Poker Through the Eyes of an Amateur

August 31, 2006

New Goal

First off, I'm going to be giving the cash game a break for a while. I'm tired of this wave of variance, so I will just come back to it later. I'm going to be focusing on my tournament game for a while.

Speaking of which, I have found my new favorite tournament. It's an $11NL tournament on Full Tilt which runs nightly at 7PM EST and averages around 450 players or so, with first place taking home $1K and change. The play in this game is generally absolutely appalling, and I have made it deep in the three times I've played it. I made the money the first time I played, finishing in the final two tables. I got bad beat out of the tournament the other two times with less than 100 players left. Last night's fun hand was getting hit with a runner runner gutshot straight to send me and my pocket jacks to the rail.

My goal for the immediate future is to final table this tournament. Once that has happened, my next goal will be to win it. Hopefully, I will do it all in one shot. If you're usually playing at this time, feel free to join me. I could always use more chips. :-)

August 29, 2006


Made a whopping $20 today! Could this be the beginning of the end?! Only time will tell.

Stay tuned to find out! Same Matt time. Same Matt channel.

Yes, yes, I can hear the groans from here. Now you know maybe 5% of the pain I've been through!

FYI, I got two outered again last night for $50 and three outered today for $30. I'm just sayin'...

August 27, 2006

Does It Never End?

I will spare you the details (more for the fact that it would probably take me two days to write it all, but also for your mental health), but suffice it to say this is the worst swing of variance that I have ever experienced. Honestly, how many two and three outer bad beats can one person suffer in the course of a week? So far, I think I'm at 50.

I am not exaggerating.

August 24, 2006

Still Heading Down...

Had an unbelievable run of bad luck tonight. Got runner runnered out of a tournament when I was almost to the final table (7 placed paid), and I lost about 5 or 6 hands where I was either 80/20 or 90/10 to win AFTER THE FLOP. Down about another $100. This crap needs to end. I have lost almost 20% of my bankroll over the past three days.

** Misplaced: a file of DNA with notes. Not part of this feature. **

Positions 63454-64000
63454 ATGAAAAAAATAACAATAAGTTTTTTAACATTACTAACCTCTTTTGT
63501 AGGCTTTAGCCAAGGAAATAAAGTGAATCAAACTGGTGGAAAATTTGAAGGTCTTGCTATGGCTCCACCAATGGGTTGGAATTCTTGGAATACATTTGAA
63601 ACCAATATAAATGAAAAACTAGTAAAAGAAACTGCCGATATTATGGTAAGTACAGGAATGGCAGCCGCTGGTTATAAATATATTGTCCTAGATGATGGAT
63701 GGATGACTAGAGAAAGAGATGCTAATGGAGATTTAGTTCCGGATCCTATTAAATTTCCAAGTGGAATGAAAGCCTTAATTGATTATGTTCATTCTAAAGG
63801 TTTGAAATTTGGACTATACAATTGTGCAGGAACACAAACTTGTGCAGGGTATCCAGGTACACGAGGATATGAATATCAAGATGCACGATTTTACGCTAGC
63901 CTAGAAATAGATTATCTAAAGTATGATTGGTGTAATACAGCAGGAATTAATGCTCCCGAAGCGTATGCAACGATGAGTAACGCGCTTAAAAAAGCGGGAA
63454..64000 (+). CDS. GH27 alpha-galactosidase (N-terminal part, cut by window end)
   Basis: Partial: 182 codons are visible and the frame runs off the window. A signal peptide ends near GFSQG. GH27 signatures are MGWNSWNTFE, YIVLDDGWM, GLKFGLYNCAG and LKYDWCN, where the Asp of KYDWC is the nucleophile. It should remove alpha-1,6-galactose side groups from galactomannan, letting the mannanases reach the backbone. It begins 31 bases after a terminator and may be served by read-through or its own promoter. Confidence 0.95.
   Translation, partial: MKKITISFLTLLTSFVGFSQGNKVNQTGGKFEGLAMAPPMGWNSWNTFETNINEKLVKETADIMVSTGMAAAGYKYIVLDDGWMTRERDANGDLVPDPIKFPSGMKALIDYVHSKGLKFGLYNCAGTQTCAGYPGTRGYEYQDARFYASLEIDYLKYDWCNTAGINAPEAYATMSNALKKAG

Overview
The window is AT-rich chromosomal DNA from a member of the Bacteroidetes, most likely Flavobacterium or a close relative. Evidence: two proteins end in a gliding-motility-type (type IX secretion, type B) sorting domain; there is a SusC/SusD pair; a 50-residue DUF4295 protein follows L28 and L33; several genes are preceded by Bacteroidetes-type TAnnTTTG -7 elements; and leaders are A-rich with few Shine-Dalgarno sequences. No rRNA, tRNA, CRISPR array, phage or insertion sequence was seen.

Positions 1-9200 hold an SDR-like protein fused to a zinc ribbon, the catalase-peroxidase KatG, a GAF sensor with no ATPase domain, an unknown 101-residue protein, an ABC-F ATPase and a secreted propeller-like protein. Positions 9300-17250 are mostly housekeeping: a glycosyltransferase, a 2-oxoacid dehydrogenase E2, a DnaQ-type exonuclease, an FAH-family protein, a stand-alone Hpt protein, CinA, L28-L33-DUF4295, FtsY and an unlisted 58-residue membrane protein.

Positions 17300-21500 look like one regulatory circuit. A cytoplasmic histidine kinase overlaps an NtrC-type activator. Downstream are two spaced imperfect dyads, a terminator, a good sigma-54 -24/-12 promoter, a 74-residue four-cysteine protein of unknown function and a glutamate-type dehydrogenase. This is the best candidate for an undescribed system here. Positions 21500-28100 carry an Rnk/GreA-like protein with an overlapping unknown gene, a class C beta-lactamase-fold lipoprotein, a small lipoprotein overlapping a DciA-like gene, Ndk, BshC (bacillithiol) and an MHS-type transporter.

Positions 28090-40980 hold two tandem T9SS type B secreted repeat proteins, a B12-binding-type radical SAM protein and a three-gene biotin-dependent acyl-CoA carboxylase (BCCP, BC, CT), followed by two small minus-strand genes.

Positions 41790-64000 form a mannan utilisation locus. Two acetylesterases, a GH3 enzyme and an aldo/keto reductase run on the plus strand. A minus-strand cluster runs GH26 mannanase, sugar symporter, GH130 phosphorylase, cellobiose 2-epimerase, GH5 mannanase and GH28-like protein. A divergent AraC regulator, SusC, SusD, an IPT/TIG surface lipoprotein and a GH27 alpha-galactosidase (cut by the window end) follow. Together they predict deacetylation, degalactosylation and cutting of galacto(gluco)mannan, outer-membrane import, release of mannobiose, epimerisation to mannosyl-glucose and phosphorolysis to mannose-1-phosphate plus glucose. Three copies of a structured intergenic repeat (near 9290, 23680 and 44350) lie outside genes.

August 22, 2006

Someone Call Daniel Powter...

...cause I had a bad day.

Down about $175 today, mostly due to 22 cracking my AA. The rest is a few tournament entry fees which didn't materialize into anything. Hopefully tomorrow will be better and the rest of you are doing better than I am. Hopefully I'll catch an upswing heading in to the weekend...

August 18, 2006

This Is Why You Pay Attention

Quick and dirty:

1. Decided to give $100NL one more shot last night.

2. Completely ran over the entire table.

3. Was actually able to lay down big hands. (!!!)

4. Recovered double what I lost the other day.

5. Out of town again this weekend.

6. Good luck to everyone.

7. That is all.

8. Seriously, it's over. Go watch a cat fight or something.

August 17, 2006

I Wasn't Listening

I played well in my tournaments yesterday. Made it to the final two tables in the Mookie, but got unlucky in a pair over pair shortstack situation. Made a mistake in a $10 NL tournament, but I think it was a correct play and a bad call on the opponent's part (mathematically, but not, it turns out, in actuality). I played in a $3 triple shootout to the Sunday million. I made it to the final four on my first table, and then ran AT into AQ in a shortstacked blind vs blind situation. So I played my tournaments ok, and I just didn't get the cards I needed.

But the cash games... Oh, the cash games.